© The Financial Times Ltd 2016 FT and 'Financial Times' are trademarks of The Financial Times Ltd.
November 23, 2012 7:46 pm
Sir David Tang, entrepreneur and founder of ICorrect, offers advice on questions about property, interiors – and modern manners for globetrotters
I have a friend who has an important art collection that includes some French impressionists. He has had much of his collection photographed. If a charity function is held in his home, or if he is travelling, the fakes are hung and the originals go into the vault. His insurers appreciate his efforts. The Annenberg Foundation had all the art it donated to the Met photographed for placement, in duplicate frames, in the same location it originally hung in the now restored residence. What do you think?
First, observe to your friend that it is not the business of his insurers to be patronising. The truth is that one should only have fakes if one cannot afford the originals. When one can afford the originals, one should never have fakes. Your friend should simply insure his collection and let it all hang out at all times. I love to be surrounded eternally by beautiful originals. Even when I go away, I like to think that the paintings are having a rest at home, and not in some dark vault in the basement. Decent paintings should be treated like animated objects because they have a life of their own and they need to breathe, so shutting them up is very unhealthy for them. And unhealthy for the owner. When your friend gives a party, that is precisely when he should show off his paintings. Mere mortals will then be able to appreciate what it is like to live in a home in which masterpieces are hung everywhere. But tell your friend to remember not to go on about them, as that is the vulgar behaviour one has come to expect from rich bores. Be nonchalant and only answer questions when asked. He will undoubtedly appreciate comments by the cognoscenti, and take pleasure in identifying the ignoramuses, as well as the phonies.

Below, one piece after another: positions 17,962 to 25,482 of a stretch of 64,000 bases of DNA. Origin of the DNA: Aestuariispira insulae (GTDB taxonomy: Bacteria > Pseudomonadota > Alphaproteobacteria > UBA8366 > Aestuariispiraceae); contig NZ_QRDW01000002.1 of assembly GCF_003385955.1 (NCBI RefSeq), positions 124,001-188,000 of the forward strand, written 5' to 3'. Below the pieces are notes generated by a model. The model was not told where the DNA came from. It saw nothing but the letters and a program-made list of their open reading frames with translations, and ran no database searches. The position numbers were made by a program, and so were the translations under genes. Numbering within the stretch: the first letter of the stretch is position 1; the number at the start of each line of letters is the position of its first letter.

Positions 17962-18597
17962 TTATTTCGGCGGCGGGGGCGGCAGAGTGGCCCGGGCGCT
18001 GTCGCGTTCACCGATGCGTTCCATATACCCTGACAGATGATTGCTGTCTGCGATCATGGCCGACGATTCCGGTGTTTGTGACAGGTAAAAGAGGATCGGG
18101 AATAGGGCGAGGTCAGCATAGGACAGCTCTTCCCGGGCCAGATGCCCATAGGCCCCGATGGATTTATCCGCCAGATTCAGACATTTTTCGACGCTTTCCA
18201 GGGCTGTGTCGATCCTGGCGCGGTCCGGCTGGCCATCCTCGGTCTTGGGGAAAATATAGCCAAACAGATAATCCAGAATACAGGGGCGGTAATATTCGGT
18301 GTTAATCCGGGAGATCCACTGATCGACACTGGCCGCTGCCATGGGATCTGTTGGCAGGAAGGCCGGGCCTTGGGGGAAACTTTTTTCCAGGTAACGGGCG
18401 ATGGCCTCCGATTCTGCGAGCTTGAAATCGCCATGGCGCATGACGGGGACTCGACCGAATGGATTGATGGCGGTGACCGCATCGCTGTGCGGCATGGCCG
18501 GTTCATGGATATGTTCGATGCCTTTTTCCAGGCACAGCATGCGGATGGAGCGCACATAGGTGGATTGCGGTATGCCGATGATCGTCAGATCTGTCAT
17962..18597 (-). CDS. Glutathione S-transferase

The photographed versions at the Annenberg House are different because it is a well-known fact that the originals are hung at the Met, and that the duplicates are there to evoke the atmosphere of the House when it was used by the family. The Annenbergs are great American benefactors to Britain. So attentive were they that they donated the heated swimming pool at Chequers, even if Lady Thatcher decided not to heat it all year round because of the extravagant cost.
. . .
Someone I know has been invited to appear on Question Time. I am inclined to advise against as a very eminent and clever wordsmith friend of mine told me that the sheer nerves involved meant he had to change his shirt and trousers twice before going on air. Have you ever appeared on Question Time and if not, why not, and what is your advice to someone invited to do the same?
Your friend might be a wordsmith, but he is clearly not at all cool. With his particular propensity, he would have to come in a caravan with a washing machine and dryer. I have been on Question Time with David Dimbleby, as well as the wireless version with Jonathan Dimbleby. I am happy to report that I didn’t sweat like your friend, which I might do if I were to be sharing digs with Hannibal Lecter.
The trick in answering the questions is not to ramble on but just to make a couple of points, then shut up. Much more effective to be terse than longwinded. Use memorable or unexpected phrases, which you might prepare beforehand in your mind as you rehearse, which you must, the current news. If you are vain and pine for applause from the audience, then try to slag off politicians at large. Always go for David and pulverise Goliath. It is a programme on which one comes across well by being a champion of Little Englanders.
. . .
I am far too frequently required to wear white tie and tails. Can you advise me on the most elegant, trouble-free method for putting on a starched boiled shirt with its accompanying studs etc, so that the studs don’t work loose?
I don’t know where you live, what you do, nor the circle of people around whom you move. Even in London, there aren’t so many dinners at which white tie is required. Let me guess: you must be a toastmaster, and it is your job to wear a white tie and stand up to introduce some crashing bore or propose the Loyal Toast.
Just be aware that there are two kinds of studs: the ones that one flicks to the perpendicular, used on the front of a shirt including the collar, and the immovable ones that are used for the back of a collar. Always put the studs on calmly. And clean your fingernails!
Email questions to email@example.com
Copyright The Financial Times Limited 2016. You may share using our article tools.
Please don't cut articles from FT.com and redistribute by email or post to the web.